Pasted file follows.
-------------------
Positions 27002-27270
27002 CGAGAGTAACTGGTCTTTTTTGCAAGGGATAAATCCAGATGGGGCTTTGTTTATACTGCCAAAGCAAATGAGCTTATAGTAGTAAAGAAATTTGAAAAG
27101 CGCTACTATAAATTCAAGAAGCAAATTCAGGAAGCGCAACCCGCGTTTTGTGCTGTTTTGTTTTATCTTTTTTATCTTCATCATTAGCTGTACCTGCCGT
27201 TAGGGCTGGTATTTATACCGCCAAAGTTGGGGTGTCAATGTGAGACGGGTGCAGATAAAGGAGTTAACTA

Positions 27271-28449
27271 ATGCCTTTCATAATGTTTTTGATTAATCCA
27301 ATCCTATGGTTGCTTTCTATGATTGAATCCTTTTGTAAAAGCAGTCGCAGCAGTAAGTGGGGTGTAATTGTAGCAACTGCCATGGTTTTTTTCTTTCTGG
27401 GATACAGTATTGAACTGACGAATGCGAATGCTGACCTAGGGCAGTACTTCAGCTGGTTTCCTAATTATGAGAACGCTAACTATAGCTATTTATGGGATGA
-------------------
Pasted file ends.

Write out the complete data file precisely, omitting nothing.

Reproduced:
Positions 27002-27270
27002 CGAGAGTAACTGGTCTTTTTTGCAAGGGATAAATCCAGATGGGGCTTTGTTTATACTGCCAAAGCAAATGAGCTTATAGTAGTAAAGAAATTTGAAAAG
27101 CGCTACTATAAATTCAAGAAGCAAATTCAGGAAGCGCAACCCGCGTTTTGTGCTGTTTTGTTTTATCTTTTTTATCTTCATCATTAGCTGTACCTGCCGT
27201 TAGGGCTGGTATTTATACCGCCAAAGTTGGGGTGTCAATGTGAGACGGGTGCAGATAAAGGAGTTAACTA

Positions 27271-28449
27271 ATGCCTTTCATAATGTTTTTGATTAATCCA
27301 ATCCTATGGTTGCTTTCTATGATTGAATCCTTTTGTAAAAGCAGTCGCAGCAGTAAGTGGGGTGTAATTGTAGCAACTGCCATGGTTTTTTTCTTTCTGG
27401 GATACAGTATTGAACTGACGAATGCGAATGCTGACCTAGGGCAGTACTTCAGCTGGTTTCCTAATTATGAGAACGCTAACTATAGCTATTTATGGGATGA